Environmental 'David' stops Defense Ministry 'Goliath'

Greens halt building of IDF's biggest training base

tractor artillery north  (photo credit: Ariel Jerozolimski)
tractor artillery north
(photo credit: Ariel Jerozolimski)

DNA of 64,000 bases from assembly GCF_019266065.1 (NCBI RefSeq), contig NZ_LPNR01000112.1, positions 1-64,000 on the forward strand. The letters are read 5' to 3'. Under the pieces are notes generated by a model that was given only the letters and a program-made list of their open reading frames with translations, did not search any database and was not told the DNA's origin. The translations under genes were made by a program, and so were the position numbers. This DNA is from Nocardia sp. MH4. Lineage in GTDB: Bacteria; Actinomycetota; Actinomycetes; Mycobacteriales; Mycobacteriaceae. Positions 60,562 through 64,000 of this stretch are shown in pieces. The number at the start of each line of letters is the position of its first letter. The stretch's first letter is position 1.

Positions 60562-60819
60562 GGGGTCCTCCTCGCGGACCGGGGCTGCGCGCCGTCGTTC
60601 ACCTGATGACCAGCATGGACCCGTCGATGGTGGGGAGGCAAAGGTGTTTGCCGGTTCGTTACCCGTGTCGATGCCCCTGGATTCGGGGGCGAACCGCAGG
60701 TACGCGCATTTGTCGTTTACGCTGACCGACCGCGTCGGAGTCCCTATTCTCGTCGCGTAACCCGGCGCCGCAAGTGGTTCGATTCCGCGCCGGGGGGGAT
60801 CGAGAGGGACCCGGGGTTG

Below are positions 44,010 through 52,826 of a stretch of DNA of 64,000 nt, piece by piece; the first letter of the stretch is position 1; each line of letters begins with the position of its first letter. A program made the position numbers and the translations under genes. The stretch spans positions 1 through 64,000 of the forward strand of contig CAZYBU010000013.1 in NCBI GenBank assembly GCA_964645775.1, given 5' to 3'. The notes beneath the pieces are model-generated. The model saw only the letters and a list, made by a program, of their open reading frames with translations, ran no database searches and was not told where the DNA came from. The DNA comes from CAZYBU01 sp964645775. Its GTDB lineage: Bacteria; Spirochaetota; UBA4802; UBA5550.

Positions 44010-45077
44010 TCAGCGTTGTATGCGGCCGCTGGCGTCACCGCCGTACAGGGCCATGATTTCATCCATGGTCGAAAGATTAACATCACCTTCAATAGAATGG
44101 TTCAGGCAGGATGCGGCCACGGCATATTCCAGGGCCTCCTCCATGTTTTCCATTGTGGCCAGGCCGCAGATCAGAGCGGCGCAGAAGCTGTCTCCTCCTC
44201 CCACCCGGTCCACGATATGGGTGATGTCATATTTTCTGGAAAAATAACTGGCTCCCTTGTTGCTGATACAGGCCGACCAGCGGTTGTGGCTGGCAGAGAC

Attempts to begin construction on the IDF's biggest-ever training base were stymied by environmental groups on Wednesday. The Israel Union for Environmental Defense and Green Course obtained a temporary court injunction against the Defense Ministry until the case receives a hearing next week on the 19th of the month. Environmental groups strongly oppose construction of a new training base - in effect, a small city - at the Negev junction, just a few kilometers from the Ramat Hovav Industrial Park. Ramat Hovav houses 17 chemical companies, constituting over half of all chemical companies in Israel. According to the Union for Environmental Defense, the plant produces at least nine major air pollutants, several of which are classified by the government as poisons. Construction was moved up a day in an apparent attempt to avoid a confrontation with the environmental groups, which had planned a massive protest at the site for Thursday. That preemption prompted the Union for Environmental Defense to appeal to the Beersheba District Court and receive a temporary injunction on Wednesday morning. The Defense Ministry said it respected the court's decision and has suspended construction until a final ruling on the petition. The ministry said it was certain that given the opportunity to present a report on the alleged dangers involved in building the base there, it could convince the court to reject the petition and allow the work to continue. Immigrant Absorption Minister Ya'acov Edri, who is also in charge of developing the Negev, told The Jerusalem Post that there was no risk involved in having soldiers serve at the new base. He said that the base's establishment would "do wonders" for the Negev. "This will give a boost to the Negev and the economy," he said. "We wouldn't be building the base if we thought there was a real risk." Tzipi Iser Itzik, executive director of the Union for Environmental Defense, told the Post that they were not opposed to the army base; rather, "our complaints are against the government for making decisions without the proper planning procedures. We feel a bit like David facing off against Goliath." "This [court order] is an encouraging sign that things might be changing and the process will be handled differently," she opined. In response to criticism that they were interfering with former prime minister David Ben-Gurion's Zionist dream to settle the Negev, Iser Itzik hotly retorted, "We are the real Zionists who are making sure the Negev is developed with full consideration for the environment and with thought for future generations." The army base is scheduled to be completed by 2012 and will house over 11,000 people. It is meant to centralize training in one area and to replace the Tzrifin base near Rishon Lezion. The Defense Ministry has received much popular support for the idea because the project will fulfill Ben-Gurion's vision and bring much needed economic opportunities and growth to the underdeveloped region. The Union for Environmental Defense has welcomed the base as a lever for putting pressure on Ramat Hovav to improve, Iser Itzik said. "This is a great opportunity to clean up one of Israel's biggest environmental disasters," she told the Post. "The soldiers have a legal obligation to serve in the army, and we have to give them their basic rights, which [includes] the right to breathe clean air," she said "There is no approved plan from the Environmental Protection Ministry as of now to reduce air pollution from Ramat Hovav, which is a prerequisite for the government's decision to build the base." The Union for Environmental Defense appealed to the court last week to prevent the groundbreaking, because they claimed the Defense Ministry was not abiding by plans the government had laid out to reduce pollution in the area before construction. According to the petition, while the Committee for Security Installations Alongside the District Committee for Planning and Construction did have the authority to grant special dispensation to the Defense Ministry to build the base, issuing that permit was unreasonable for such a large undertaking. In effect, the NGO claimed, by receiving that special permit, the Defense Ministry had sidestepped all of the planning laws that normally govern building and which include extensive investigation of potential environmental hazards and damages. The environmental group's main concern is that, by building the base a scant few kilometers from Ramat Hovav, all 11,000 personnel who would eventually live on the base would be exposed directly to severe health hazards as the residents of the Negev have for a long time. "We have been fighting this fight for years, even before this army base was proposed, on behalf of the residents of Beersheba and the Beduin in the area. I am from Beersheba, my family still lives there, and they are suffering from Ramat Hovav," Iser Itzik added. Asked what their next step was, Iser Itzik said, "We want to make sure the bulldozers do not begin work until it is clear there is no threat to the residents of the Negev and the soldiers who are supposed to train there." MK Ophir Paz-Pines (Labor), head of the Knesset's Interior and Environment Committee, came down squarely on the side of the environmentalists. "I applaud the court's intervention. It would have been more appropriate for the Defense Ministry and the IDF to wait for the Health Ministry's report about Ramat Hovav before beginning construction," he said in a statement. Meanwhile, Environmental Protection Minister Gideon Ezra met with industrialists and the local council of Ramat Hovav on Monday to discuss the steps needed to improve air quality, the ministry said Wednesday. "During the meeting, industry representatives made clear their commitment to cooperate to achieve the agreed-upon and necessary environmental goals. The minister was impressed by their commitment to meet their obligations so as to ensure the base would be up and running on time," the ministry said in a statement. Gil Ya'akov, executive director of Green Course - a student environmental activist group that has been heavily involved in the Ramat Hovav issue - told the Post on Wednesday that they had decided to take the drastic step of asking for a court order to focus efforts on cleaning up Ramat Hovav and not to attack the training city. "We hope that everyone will now focus on cleaning up Ramat Hovav together," he said. "The Defense Ministry has thrown a veil of secrecy over this whole project, and we want the planning and construction process to be carried out in a transparent manner," Ya'akov stated. "Finally, after years of trying, [the base] put the Negev on the map. We look forward to the problem of the industrial park getting real treatment instead of superficial efforts," he said. "We want an agreement with high standards that will require the industrialists to bring the area up to the standards of the developed world." He added that "Ramat Hovav uses chemicals and produces products that are actually banned in developed countries." Green Course plans to continue monitoring the industrial park. "We want them to analyze the environmental surveys that have been done and to investigate accidents and explosions that occur at the plant," Ya'akov said. Two months ago, an explosion at the Makhteshim factory at Ramat Hovav released noxious fumes into the surrounding air, requiring the highway to Beersheba to be closed for hours. •